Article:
Wednesday, March 5, 2014
HSF'14: #4 Under It All: A 1700s Chemise
There really isn't a lot to say about this, so here it is :) I picked up the fabric right before I visited the Harry Potter Exhibition, so I carried 5yds of linen around in my bag for several hours. Turns out 5 yards of 3.5oz linen doesn't weigh a whole lot as I barely noticed the extra weight lol. It was washed the next day, and I began work on the shift the day after (ahhh long weekends!) and finished most of it. But then the next day was the follow-up for the bedbugs so everything got packed away again, and then I was hit with my seasonal depression. It took a week and a half more before I could finally convince myself to put all the boxes away, and only then did I finish the shift. Luckily, I pushed hard enough on the first day that all I had left to do was trim and fell the side and sleeve seams, and hem it. That was it. It was a very quick garment to make, easily do-able in one day (by machine, anyway). The only thing I would change is perhaps to make the neckline a liiiittle bit narrower; I had not planned to put a drawstring into it, but once I had it ready to try on, it was quickly apparent that it was necessary.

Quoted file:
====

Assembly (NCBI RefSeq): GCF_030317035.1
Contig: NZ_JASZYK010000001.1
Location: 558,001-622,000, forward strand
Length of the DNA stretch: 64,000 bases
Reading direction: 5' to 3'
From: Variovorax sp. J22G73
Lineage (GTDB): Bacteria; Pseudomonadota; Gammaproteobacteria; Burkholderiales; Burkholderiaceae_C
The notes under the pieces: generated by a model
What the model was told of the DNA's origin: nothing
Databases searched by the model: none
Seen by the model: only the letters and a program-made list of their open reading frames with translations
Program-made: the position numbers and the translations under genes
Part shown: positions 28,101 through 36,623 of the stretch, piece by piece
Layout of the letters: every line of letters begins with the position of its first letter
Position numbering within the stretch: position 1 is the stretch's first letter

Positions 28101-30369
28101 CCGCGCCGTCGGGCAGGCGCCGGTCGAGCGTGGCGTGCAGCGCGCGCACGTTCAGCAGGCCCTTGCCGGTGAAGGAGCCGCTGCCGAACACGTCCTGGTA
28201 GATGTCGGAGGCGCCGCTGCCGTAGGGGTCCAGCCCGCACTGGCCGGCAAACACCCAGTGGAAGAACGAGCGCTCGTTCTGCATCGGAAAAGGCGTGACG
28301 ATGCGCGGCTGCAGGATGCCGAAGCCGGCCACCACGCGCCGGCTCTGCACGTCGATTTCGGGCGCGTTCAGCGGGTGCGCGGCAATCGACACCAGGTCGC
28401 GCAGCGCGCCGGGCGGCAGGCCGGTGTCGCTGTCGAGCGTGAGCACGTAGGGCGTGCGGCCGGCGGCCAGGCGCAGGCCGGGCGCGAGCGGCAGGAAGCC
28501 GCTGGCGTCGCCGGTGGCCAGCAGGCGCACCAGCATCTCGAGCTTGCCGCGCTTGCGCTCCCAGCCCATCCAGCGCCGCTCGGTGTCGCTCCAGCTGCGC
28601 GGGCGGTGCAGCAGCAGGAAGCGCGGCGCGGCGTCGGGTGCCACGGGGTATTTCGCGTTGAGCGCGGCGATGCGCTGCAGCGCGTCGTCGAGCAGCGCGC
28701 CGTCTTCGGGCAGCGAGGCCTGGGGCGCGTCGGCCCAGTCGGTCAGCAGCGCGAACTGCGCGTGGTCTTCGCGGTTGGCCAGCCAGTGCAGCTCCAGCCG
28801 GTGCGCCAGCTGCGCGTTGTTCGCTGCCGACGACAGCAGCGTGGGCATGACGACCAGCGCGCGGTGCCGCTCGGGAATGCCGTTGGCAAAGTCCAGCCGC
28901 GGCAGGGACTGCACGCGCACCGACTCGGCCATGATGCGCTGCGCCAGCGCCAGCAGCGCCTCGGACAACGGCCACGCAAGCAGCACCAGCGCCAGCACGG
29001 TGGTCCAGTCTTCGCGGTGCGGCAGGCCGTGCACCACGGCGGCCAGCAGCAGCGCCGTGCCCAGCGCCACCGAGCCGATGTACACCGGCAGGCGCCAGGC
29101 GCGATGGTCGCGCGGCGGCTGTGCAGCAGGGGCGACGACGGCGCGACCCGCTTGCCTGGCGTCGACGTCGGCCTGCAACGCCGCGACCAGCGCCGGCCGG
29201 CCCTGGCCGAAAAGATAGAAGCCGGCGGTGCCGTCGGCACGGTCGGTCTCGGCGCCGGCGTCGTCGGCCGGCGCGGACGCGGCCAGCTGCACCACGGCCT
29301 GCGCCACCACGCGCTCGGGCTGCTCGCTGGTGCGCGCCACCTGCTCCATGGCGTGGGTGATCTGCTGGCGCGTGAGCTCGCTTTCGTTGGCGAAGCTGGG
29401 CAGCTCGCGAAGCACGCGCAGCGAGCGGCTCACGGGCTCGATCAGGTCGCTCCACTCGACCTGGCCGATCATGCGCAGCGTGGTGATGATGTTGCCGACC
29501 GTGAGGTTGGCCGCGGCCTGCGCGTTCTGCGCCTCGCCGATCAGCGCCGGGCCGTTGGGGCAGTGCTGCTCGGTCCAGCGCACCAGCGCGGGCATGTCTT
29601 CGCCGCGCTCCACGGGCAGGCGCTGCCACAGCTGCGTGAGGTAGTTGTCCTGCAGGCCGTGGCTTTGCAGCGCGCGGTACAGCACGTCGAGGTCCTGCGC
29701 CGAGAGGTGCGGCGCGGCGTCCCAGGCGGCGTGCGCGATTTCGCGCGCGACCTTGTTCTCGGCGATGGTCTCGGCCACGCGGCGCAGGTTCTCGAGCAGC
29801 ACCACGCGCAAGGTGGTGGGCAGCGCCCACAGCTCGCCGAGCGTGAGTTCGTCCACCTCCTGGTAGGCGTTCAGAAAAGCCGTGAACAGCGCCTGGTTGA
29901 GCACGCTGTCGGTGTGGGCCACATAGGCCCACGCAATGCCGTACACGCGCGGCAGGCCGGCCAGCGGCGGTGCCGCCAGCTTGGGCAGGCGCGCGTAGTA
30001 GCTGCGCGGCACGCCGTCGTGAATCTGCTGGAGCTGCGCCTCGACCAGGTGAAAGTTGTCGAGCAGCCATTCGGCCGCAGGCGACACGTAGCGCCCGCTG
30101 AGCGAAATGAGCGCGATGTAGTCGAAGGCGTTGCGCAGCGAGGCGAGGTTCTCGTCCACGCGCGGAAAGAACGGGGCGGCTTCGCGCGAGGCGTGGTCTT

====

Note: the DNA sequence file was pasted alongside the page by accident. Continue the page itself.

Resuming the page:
The Challenge: #4 Under It All
Fabric: 100% Linen
Pattern: Drafted from MaraRiley.net
Notions: Thread and some ribbon
How historically accurate is it?* In materials and general shape and patterning Poly thread and poly ribbon, machine stitched.
Hours to complete: 8-10.
First worn: Not yet.
Total cost: $15
Construction from marquise.de
Research and construction from SharonBurnston.com
*I decided that I found this category the hardest to fill out, as what makes something historically accurate to me may not qualify sufficiently for someone else, and I feel it is a little arbitrary for that reason. No one is grading me on these items, so I have decided to avoid a "grade" and will focus instead on the elements that make it historical.
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